The annual WeRobot program has emerged as the key conference on the legal, policy, moral, and other normative questions related to robotics. It is underway at this moment at the University of Miami, hosted by the law school and organized by law professor Michael Froomkin, who is one of the leaders of the field. The live-stream of the sessions can be found here, and the program page, including the papers, is here. It is a genuinely interdisciplinary conference, with engineers and designers, business and investment people, and folks from law, philosophy, public policy, and other fields that might not obviously seem relevant to automation and robotics. But robotics is social--even in the caged setting of the industrial robot arms in a factory--and as soon as it starts moving into ordinary social life, then the question is never strictly the machine, but the machine-human interaction.
It might also not seem obvious how a discussion about social, legal, and policy issues in robotics is relevant to national security law and policy. But robotics, automation, and autonomy in weapons and many other military systems are also social. They have to be operated by people, and most of these systems can best be understood today as human-machine tag-teaming, a human-machine dyad. The questions of control and management of a robotic system in a social world are at the core of this conference, and military robotics (with its long-standing, highly developed structures of legal weapons review, among other things) has very considerable experience to contribute to the social aspects of robotics. And many of the issues of human-machine interaction form the moral, legal, and policy substratum from which military robotics is not separate. The first session this morning was on a paper by Meg Leta Ambrose (Georgetown), on human-machine management of the "loop." Her paper examined five different cases in which loop questions were key, and although none was autonomous weapon systems, the legal and regulatory considerations for these other areas were fascinating and relevant to national security applications, with a little imagination.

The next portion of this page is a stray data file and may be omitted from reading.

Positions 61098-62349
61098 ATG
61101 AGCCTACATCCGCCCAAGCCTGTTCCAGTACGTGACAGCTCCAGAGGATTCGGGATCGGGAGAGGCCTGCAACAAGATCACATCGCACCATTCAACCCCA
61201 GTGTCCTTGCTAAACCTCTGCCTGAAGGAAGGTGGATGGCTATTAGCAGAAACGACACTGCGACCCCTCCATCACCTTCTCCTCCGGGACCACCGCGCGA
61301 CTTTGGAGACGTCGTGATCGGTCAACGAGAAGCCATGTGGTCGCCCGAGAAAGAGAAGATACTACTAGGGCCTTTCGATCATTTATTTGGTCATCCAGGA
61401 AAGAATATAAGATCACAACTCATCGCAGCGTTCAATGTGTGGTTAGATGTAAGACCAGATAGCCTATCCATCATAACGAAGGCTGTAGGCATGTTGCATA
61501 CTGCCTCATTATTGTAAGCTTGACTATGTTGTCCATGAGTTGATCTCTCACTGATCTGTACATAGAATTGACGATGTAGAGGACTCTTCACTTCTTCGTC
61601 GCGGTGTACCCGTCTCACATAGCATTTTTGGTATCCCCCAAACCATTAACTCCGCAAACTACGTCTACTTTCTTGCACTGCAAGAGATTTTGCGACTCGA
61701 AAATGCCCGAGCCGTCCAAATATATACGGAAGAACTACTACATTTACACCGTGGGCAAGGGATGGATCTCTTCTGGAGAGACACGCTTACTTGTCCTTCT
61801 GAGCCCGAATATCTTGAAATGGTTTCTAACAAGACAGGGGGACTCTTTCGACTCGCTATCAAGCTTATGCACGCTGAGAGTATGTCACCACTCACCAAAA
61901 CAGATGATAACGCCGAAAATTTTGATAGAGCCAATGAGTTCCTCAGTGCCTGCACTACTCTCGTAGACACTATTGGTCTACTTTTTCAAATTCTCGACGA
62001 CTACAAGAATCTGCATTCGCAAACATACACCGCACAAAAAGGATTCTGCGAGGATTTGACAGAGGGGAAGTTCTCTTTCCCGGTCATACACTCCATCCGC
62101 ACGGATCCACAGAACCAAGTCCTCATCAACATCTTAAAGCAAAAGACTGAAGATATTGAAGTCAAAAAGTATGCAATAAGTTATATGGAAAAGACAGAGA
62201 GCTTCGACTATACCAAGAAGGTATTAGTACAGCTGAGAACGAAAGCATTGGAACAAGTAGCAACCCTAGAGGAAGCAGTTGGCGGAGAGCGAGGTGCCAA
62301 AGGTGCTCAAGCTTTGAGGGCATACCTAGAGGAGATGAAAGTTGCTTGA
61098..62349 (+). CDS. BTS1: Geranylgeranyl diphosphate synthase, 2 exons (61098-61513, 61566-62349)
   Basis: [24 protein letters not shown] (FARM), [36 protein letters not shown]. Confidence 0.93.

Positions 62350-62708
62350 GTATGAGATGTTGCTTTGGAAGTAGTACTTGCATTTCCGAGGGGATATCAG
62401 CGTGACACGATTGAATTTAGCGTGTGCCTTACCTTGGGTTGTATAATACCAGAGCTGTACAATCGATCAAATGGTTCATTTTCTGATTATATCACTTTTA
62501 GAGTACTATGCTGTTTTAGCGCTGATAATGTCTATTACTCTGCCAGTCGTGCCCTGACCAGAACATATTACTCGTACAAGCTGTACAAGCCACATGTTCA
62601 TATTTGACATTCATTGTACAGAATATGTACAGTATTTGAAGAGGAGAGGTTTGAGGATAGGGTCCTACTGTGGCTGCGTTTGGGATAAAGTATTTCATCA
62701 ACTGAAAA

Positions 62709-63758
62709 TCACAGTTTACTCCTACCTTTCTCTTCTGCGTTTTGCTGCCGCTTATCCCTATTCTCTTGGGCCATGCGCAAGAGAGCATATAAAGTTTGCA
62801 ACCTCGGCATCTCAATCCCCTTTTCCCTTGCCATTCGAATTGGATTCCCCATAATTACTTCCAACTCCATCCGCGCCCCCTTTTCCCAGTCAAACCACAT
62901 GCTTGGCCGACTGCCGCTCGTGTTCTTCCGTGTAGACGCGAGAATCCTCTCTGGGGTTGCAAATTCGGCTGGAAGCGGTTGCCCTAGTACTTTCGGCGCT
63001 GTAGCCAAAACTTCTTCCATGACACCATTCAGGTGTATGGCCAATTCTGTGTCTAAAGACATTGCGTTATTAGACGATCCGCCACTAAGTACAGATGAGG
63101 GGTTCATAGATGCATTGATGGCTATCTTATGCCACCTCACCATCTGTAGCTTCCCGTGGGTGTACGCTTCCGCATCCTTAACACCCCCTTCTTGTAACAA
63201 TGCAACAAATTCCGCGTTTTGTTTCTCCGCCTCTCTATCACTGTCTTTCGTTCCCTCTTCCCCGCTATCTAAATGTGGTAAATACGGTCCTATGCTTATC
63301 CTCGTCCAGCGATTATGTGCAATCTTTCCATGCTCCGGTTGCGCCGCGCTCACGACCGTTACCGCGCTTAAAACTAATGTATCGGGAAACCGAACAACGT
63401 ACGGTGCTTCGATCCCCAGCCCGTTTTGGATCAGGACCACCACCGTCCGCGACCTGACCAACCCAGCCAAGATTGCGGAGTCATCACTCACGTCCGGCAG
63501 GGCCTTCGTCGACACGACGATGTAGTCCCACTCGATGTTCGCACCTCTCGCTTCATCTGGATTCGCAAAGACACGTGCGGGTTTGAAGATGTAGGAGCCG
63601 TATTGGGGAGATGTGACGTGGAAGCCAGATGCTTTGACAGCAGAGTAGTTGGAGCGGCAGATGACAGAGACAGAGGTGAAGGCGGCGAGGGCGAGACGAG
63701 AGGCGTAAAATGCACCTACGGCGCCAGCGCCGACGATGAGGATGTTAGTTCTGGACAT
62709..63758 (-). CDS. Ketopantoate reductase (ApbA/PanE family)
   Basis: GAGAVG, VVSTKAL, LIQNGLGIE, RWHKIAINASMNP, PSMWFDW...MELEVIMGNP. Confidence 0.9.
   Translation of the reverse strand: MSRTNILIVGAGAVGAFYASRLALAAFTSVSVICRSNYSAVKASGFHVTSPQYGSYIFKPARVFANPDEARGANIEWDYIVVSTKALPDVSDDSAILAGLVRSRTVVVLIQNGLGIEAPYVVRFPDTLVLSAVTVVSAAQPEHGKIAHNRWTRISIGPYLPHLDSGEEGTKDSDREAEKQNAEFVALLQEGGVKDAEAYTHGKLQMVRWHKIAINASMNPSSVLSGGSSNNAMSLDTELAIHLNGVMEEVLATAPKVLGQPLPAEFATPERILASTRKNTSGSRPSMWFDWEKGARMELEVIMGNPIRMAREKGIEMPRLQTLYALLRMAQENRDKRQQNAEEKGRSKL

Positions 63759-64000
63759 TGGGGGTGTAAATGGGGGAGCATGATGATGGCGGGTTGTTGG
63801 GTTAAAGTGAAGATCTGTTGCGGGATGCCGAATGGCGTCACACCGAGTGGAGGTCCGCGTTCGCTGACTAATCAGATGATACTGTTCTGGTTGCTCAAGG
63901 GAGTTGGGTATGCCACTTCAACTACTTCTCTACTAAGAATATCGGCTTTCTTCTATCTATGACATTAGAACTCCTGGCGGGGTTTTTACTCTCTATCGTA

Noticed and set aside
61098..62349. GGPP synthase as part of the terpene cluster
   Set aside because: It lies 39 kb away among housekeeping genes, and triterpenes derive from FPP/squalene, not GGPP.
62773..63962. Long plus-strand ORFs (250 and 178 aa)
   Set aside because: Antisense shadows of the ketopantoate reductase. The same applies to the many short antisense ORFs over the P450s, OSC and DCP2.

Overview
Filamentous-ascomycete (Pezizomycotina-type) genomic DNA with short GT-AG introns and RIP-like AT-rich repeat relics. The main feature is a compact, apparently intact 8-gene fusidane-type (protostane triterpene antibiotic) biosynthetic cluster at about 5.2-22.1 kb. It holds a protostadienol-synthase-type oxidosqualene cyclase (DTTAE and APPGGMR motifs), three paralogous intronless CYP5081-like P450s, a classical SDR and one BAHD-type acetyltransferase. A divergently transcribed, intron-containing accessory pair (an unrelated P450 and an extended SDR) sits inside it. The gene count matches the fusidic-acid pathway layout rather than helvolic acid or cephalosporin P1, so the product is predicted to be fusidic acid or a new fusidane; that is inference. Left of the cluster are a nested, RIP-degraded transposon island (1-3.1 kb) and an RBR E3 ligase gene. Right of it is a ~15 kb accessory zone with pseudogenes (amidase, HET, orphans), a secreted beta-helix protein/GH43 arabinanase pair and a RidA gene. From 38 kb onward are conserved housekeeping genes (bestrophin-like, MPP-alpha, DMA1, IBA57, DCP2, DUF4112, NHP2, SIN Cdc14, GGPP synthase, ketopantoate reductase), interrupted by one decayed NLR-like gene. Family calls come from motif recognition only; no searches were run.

But one of the important conceptual questions is what is a robot in the social sense, and what makes robots in society different from automation, cyber, or other technologies. Ryan Calo (UWashington) takes this up in one of the most useful, thoughtful papers on what makes a robot and why care I've read in years. He offers features of advancing social robots that importantly distinguish them, and are likely to distinguish them from other technologies in law, morals, regulation, and policy. These characteristics include physical movement and mobility in the world around us and in proximity to humans; "emergence," or the features of increasing artificial intelligence, or machine learning or self-learning; and "social meaning," meaning the ways in which humans respond to robots of one design or features or another. Calo lays these categories out in his article, Robotics and the New Cyberlaw, and it is one that anyone who either deals with robotic or automated or cyber systems or is trying to understand their core features, I think it is required reading. (I'll discuss it at some point in a Readings post.)